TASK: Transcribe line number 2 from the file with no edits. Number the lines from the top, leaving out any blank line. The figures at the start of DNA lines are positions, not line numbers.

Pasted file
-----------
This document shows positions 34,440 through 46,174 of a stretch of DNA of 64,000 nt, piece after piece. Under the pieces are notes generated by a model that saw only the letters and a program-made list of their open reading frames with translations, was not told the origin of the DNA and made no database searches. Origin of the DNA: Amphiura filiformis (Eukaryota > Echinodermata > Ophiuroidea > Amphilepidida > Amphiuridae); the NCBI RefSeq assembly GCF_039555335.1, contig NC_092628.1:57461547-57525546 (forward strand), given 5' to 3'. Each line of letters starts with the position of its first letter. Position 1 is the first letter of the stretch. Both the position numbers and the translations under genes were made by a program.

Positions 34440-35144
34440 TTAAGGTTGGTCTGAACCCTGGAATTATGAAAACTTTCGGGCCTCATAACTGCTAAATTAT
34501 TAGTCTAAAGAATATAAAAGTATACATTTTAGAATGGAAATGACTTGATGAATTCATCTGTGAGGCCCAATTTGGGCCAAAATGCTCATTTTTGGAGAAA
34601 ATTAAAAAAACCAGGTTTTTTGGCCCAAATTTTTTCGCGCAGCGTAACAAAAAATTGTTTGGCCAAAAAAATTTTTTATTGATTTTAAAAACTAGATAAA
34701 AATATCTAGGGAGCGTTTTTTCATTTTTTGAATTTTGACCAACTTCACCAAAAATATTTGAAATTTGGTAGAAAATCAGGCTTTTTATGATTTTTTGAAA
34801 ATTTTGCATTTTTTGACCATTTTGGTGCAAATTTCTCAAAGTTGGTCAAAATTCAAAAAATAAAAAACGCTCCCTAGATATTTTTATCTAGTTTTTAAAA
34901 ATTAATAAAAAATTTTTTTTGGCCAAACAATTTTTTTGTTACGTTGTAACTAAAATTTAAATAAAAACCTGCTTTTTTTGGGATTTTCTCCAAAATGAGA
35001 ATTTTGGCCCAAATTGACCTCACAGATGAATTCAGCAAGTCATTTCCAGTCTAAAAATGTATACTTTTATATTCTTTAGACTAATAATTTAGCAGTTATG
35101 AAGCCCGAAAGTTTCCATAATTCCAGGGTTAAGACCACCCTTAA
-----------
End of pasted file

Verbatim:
Positions 34440-35144